My father gave me a gift that would change my life.  To many this gift would not even stir their interest.  But because of my curiosity this gift changed my life. What many people would just pass by I pondered.

  This gift was a compass. 

 What makes this point to north no matter where I stand?  I shook it up, spun it around and it would still point north. I would stand behind trees, behind old pillars, inside of buildings. It would still point north.  Most people go through their lives with the least thought of the mysteries of the universe.  This compass caused me to question.  It kindled in me a life-long need to know how nature worked.  What my father kindled in me was more valuable than the dull reciting of the times tables.  There is a force in nature, a magic!

  In our everyday lives most preoccupy themselves with what they readily understand- what they see. 

But nature itself tells us there is much more than what senses cannot explain.   It was the first time I experienced wonder!

  The most beautiful thing we can experience is the mysterious. It is the source of all true art and science. Something deeply hidden had to be behind things. Wonder was ignited in me by a compass. Many years later I invented another kind of compass and also wrote a famous paper on magnetism.

 What gives you a sense of wonder?

 What gives you questions?

 Pursue your wonder.

 Follow it!!

 Pursue your sense of wonder

How to be a Creative Genuis 2.

23 12 2009

   Life Lessons for the childhood of Einstein

2. Get hooked on the joy of learning

  I was born on March 14th 1879 in Ulm, a small city in southern Germany.  My father’s name was Hermann and mother’s name was Pauline.  They were a middle class Jewish couple.  My father worked as a featherbed salesman.   Later when the family moved to Munich he started an electrical company.  My first memory is that I was hooked on learning

 As a child I was slow to speak.  I did not speak until I was about three years old.  When I did speak I would repeat under my breath and rehearse my words before I spoke. Every sentence I uttered no matter how routine I repeated softly to myself.  The babysitter we had thought I was repeating everything because I was not very bright.  My parents were worried because I began to speak fairly late, so that they even consulted a doctor.  The family legend said that I actually just liked to think about what I said before I said it.  My sister recalled that I would nearly always “pause before speaking, as though pondering what I was going to say.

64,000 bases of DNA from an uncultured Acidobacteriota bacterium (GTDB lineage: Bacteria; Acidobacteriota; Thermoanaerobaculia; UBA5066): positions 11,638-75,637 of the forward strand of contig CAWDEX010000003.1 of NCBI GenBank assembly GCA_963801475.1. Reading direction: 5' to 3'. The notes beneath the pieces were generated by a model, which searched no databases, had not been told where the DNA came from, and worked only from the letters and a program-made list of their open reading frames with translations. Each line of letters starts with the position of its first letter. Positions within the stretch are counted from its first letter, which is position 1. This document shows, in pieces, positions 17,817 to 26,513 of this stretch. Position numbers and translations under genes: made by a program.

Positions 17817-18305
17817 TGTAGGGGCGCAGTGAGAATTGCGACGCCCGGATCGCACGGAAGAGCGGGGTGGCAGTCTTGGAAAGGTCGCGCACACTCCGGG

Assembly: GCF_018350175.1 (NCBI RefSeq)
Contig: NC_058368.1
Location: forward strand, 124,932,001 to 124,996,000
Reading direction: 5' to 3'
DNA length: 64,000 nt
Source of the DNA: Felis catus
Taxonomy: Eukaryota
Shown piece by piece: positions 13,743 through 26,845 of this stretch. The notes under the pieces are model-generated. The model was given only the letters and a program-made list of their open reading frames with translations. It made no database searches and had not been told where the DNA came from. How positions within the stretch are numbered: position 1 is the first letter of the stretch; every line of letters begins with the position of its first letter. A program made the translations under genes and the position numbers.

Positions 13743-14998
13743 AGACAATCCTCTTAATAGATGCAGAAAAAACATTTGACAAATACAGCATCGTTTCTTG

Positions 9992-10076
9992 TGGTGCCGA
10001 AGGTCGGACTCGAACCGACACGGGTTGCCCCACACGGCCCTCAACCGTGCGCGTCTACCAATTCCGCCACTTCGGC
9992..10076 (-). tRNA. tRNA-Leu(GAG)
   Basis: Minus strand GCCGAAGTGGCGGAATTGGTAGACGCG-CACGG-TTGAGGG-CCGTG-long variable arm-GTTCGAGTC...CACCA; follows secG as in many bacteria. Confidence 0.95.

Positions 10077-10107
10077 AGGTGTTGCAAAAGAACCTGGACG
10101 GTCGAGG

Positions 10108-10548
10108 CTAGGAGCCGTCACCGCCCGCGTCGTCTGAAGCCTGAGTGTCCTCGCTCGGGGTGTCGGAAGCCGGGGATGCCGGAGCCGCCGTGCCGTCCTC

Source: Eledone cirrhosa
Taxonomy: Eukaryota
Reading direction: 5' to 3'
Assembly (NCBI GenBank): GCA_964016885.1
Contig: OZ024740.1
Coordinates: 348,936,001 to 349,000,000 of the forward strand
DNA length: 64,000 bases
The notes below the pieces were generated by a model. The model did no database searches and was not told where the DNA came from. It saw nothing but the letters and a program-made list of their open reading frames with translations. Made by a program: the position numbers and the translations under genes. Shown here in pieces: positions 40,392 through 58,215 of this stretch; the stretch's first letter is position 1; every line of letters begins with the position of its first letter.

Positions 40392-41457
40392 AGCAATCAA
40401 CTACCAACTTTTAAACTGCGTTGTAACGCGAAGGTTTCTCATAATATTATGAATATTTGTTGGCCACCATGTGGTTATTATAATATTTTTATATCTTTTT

Like ever child I was hooked on learning.  I wanted to explore. I wanted to understand.  I was curious. I was hungry for knowledge.  I had a childlike eagerness. I was interested!

 But many children lose that sense as they grow up.  There are many children who sit and passively wait for the world to come to them.  I saw the world as a hook that attracted me to discover and explore.  I pursued learning.  If there was one thing that I want you know is to stay hooked on learning and let no one take that away from you.  

  Get hooked on the joy of learning

How to be a Creative Genuis 1.

23 12 2009

Life Lessons from the Childhood of Einstein

1. Exercise your creative thinking
Many times I would take a train to travel to Universities and to Switzerland. I was once traveling from Princeton on a train when the conductor came down the aisle, punching the tickets of every passenger. When he came to me, he was surprised that the great Einstein was on his train.

“Look everyone it is the great Einstein!” he said.

I reached into my vest pocket. I could not find my ticket, so I reached into my trouser pocket. It was not there, so I looked in my briefcase but could not find it. I looked in the seat beside me. I still could not find it.

The conductor said, “Dr. Einstein, I know who you are. We all know who you are. I’m sure you bought a ticket. Don’t worry about it.”

I nodded appreciatively. The conductor continued down the aisle punching tickets. As he was ready to move to the next car, he turned around and saw me on my hands and knees looking under my seat for my ticket.

The conductor rushed back and said, “Dr. Einstein, Dr. Einstein, don’t worry, I know who you are. No problem. You don’t need a ticket. I’m sure you bought one.”

I looked at him and said, “Young man, I too, know who I am. What I don’t know is where I’m going. If I do not find my ticket I won’t know where to get off the train.”

As a child I myself did not know where I was going but I had a passion-a desire to know. But the conductor had a point of view. He thought I was looking for my ticket to show him whereas I was looking for my ticket because I did not know where to get off the train.
Point of view—sometimes we get stuck into a point of view. One point of view you can get stuck in is that your intelligence is fixed and cannot be changed but I can tell you that we can grow in your intelligence but it will take some effort.

We often think that effort is just work. For me, as a child the effort was fun and a part of my character. I would like to tell you how my childhood set the stage of how I became, what many have said, the most famous scientist of the world and what many have said the smartest person who ever lived.
Would you like to know 12 secrets of how to make learning more fun and to make you more intelligent? The first one is this. Genius is mostly effort.

Exercise your creative thinking